In Alberta, the provincial government failed pretty much completely in their duties. Alberta has had the same party in power for some 40+ years, the Progressive Conservatives. This means that there has been an unbroken continuity in governance. So when provincial government officials claimed that a flood of this magnitude could not have been predicted, they knew they were lying. Flooding of this scope had been predicted as early as 1979 and had almost occurred in 2005--both times on the same party’s watch. This same government had commissioned, in partnership with the City of Calgary, a report of the flood potential of the Bow and Elbow rivers that was completed and submitted in 2012, a year before the flood. The report pointed out that development in the floodplain had the effect of restricting the space in which water could move and would slow floodwaters down, ensuring higher flood levels. The report also noted that a flood reaching Calgary would result in unprecedented damage. Alberta government officials also claimed that the flood was a “once in a thousand year” event that no-one could have anticipated. Calculations by John Pomeroy and his team (most of whom had been on-site in Canmore during the rains that led to the flooding) released their calculations in November 2013 that showed the rain event was not only not a thousand year event, but not even a once a century event. Rather it was a once-in-45-year event. So not even a once in a lifetime event, but an event that should have been planned for. Government had just failed in it’s duty to prepare for it. In a later interview in the Calgary Herald, Pomeroy was quoted as saying that the Alberta government response to the flood “was reminiscent of what you would expect in a developing country.”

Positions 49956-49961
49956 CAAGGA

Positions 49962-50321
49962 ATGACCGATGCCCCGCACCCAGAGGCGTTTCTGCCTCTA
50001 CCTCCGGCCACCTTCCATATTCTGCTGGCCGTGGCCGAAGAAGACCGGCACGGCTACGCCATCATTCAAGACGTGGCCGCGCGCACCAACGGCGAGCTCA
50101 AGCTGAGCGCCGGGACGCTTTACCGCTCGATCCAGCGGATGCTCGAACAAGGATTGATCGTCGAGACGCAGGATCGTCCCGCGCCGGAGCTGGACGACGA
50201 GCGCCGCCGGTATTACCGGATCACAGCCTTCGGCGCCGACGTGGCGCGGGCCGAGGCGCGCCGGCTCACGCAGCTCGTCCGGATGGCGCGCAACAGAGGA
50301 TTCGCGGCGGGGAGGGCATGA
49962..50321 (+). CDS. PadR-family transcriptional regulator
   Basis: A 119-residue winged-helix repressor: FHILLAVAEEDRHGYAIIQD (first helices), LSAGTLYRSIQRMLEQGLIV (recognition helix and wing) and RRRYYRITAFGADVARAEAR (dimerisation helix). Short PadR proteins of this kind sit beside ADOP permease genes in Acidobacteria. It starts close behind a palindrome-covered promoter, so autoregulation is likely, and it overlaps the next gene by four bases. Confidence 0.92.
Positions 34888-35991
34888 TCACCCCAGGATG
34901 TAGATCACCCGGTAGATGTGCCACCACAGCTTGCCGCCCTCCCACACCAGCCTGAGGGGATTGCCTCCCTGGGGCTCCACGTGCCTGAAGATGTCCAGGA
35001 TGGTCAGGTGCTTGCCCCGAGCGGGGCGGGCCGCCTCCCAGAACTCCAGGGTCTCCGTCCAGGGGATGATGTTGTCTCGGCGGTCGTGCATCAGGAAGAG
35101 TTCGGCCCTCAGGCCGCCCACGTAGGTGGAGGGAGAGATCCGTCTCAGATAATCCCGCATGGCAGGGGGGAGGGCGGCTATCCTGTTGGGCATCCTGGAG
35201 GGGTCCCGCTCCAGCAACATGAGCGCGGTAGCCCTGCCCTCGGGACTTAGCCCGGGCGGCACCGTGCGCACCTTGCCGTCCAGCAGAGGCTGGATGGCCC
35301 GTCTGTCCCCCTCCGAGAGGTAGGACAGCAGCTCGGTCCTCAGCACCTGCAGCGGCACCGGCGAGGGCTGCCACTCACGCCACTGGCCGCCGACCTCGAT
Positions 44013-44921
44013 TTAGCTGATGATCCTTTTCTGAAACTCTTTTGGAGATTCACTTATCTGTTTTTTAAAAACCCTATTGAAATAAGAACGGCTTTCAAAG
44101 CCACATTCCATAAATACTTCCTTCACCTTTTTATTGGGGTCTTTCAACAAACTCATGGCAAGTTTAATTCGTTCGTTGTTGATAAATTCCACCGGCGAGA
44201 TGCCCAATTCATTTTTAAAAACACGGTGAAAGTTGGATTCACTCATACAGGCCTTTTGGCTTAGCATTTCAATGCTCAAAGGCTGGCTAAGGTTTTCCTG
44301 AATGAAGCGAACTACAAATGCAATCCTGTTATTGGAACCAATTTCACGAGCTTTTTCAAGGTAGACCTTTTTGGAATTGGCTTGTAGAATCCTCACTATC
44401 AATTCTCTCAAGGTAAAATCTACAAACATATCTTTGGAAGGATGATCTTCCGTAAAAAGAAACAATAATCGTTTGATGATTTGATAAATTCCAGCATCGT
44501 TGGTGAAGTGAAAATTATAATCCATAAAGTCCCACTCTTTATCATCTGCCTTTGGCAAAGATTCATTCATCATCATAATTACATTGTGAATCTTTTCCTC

Three weeks later, a weather system dropped 100 mm of rain on Toronto in about two hours (exceeding the 50+ year old record for same day rainfall). The city’s systems were overwhelmed, with more than a million cubic metres of raw sewage ending up in Lake Ontario. 37 of 69 transit stations were without service, stranding some 1,400 passengers for three hours, and left 300,000 residents without power and caused major flight delays. Eventually there were $940 million in private damage claims and some $60 million in damage to the City of Toronto (about $55 million of which was not covered by insurance).